The third type is called a friendship membership. This is designed for members who are interested in helping the club and taking part in projects, but cannot commit to meetings. Friendship members pay $249 every six months.

“People felt guilty about not coming to meetings. This eliminates that,” Bucca says. 

The results are clearly in favor of the new system. Membership climbed from a low of 18 in 2015 to 29 in 2017. Many of the new members are in their 30s and many are women, says Bucca. “In 2013, I was the only member under 40; now we have seven. Our club was No. 1 in the district for the number of women who joined.” 

Most importantly, the new members have invigorated the club. “Our club was dying; we were in trouble,” says Bucca. “We turned it around and are thriving.” 

Susie Ma in The Rotarian

6 key numbers in the fight to end polio - RI General Secretary John Hewko in Medium

We are close to eradicating a human disease for only the second time in history. A global public-private partnership has reduced the poliovirus caseload by 99.9% over the last 30 years, but there’s still plenty of work to do.

Even before we reach that milestone, the knowledge and infrastructure built to fight polio is being repurposed to take on other global challenges.

3 countries where polio is still endemic

Fewer than 40 children were paralysed by polio in 2016, the lowest number in history. This is a dramatic decrease from the estimated 350,000 cases per year in 125 countries that the world saw in 1985 — the year that Rotary International initiated a worldwide effort to eradicate this terrible disease.

155: the number of countries involved in largest coordinated vaccine switch in history

In 1988, Rotary was joined in the effort by WHO, the U.S. Centers for Disease Control, UNICEF (and more recently the Gates Foundation) to create the Global Polio Eradication Initiative (GPEI).

Today the virus is limited to a few areas in just three countries — Pakistan, Afghanistan and Nigeria.

In response, Nigeria intensified surveillance activities to pinpoint where the virus is circulating.

In Pakistan, innovative tactics are being used to focus polio immunization drives. Health workers are trained in the use of cellphone data reporting, which allows real-time recording of immunization coverage and public health surveys of populations.

In Afghanistan, the program continues to adapt in order to reach the maximum number of children possible despite a volatile security situation.

155: the number of countries involved in largest coordinated vaccine switch in history

There are three different strains of the poliovirus. Once a strain is eliminated (type 2 was officially eradicated in September 2015), we have to match our vaccines to the remaining strains to protect children globally.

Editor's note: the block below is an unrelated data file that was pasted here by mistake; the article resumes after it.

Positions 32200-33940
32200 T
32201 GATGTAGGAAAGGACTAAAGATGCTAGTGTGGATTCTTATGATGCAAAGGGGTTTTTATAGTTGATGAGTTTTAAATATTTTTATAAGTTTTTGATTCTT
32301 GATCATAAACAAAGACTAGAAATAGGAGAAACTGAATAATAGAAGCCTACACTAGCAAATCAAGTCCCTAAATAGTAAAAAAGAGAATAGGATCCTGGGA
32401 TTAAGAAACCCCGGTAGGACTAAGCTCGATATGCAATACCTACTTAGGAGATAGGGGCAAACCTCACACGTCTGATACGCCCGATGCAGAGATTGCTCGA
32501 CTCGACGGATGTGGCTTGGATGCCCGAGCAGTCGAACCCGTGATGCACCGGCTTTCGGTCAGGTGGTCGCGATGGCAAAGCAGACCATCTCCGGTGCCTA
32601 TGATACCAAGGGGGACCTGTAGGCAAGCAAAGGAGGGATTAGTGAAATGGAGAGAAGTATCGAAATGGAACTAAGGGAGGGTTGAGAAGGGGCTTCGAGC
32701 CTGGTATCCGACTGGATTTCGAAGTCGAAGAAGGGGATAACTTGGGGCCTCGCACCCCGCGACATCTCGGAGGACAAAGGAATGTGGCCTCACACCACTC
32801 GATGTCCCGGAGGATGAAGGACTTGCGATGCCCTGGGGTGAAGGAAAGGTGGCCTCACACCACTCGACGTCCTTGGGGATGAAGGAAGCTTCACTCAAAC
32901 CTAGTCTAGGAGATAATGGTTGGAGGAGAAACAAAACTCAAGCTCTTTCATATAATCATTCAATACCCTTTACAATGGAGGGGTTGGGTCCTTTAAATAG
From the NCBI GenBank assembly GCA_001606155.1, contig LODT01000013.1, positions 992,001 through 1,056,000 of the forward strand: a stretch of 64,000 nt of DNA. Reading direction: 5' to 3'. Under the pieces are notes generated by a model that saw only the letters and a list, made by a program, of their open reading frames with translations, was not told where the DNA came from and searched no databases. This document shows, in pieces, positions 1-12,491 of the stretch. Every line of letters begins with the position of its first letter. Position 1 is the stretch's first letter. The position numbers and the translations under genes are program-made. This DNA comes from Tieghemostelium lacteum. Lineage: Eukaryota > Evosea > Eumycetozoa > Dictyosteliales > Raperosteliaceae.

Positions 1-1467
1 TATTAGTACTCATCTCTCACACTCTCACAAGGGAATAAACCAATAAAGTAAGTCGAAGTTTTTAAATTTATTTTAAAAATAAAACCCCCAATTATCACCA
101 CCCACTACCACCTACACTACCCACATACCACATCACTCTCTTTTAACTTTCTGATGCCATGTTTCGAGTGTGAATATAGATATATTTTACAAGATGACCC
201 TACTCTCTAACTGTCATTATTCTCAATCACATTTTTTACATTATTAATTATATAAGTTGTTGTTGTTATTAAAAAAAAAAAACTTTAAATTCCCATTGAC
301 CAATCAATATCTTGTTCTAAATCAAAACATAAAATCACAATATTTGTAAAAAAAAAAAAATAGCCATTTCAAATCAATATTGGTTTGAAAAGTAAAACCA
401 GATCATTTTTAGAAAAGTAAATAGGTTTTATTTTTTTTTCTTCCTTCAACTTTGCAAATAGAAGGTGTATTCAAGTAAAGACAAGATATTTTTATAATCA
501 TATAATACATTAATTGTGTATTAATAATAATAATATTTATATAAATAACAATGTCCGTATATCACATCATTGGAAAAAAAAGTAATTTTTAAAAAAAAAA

This transition is a massive undertaking, requiring significant funding and coordination to accomplish global health feats that have never been attempted.

To give you a sense of scale, the largest and fastest globally coordinated vaccine switch in history (to target poliovirus types 1 and 3) was successfully conducted over two weeks in April 2016, with 155 countries taking part........

Read the article full in Medium

Recognize youth leaders!

May is Rotary’s Youth Service Month! Rotary’s programs for young leaders connect people ages 12-30 through service, friendship, and leadership development. Interact and Rotaract clubs empower young people to create sustainable change in their schools and communities both locally and globally, and young people develop leadership skills and international friendships in Rotary Youth Exchange, New Generations Service Exchange, and Rotary Youth Leadership Awards (RYLA).

This passion for service drives our young leaders to create innovative and sustainable solutions to community needs aligned with Rotary’s causes, including peace and conflict resolution, disease prevention, basic education, and more. Through service young leaders gain invaluable experience while developing leadership skills.

Rotary International recognizes Youth Leadership All-Stars, young people making positive change locally and globally. Read how our 2017 All-Stars serve and lead their communities:

1) Nicolas Silva, member of the Rotaract Club of Trenque Lauquen in Argentina, joined Rotaract for new friendships but found so much more. One of his favorite projects was “Todo Sirve,” in which his Rotaract club collected donations ranging from food and drinking water to bikes and beds for a nearby rural community.

He says, “The project taught me that we need to work together to change lives. I can assure you that if you make someone smile through service, it will change you forever. It certainly changed me – that’s when I fell in love with Rotaract.” Read his full story.

2)  Nipuna Ambanpola, member of the Rotaract Club of Armstrong State University in the U.S. and former member of Interact, became a global citizen through service. In 2016, he started an international nonprofit called IVolunteer International, which connects individuals with volunteer projects around the world.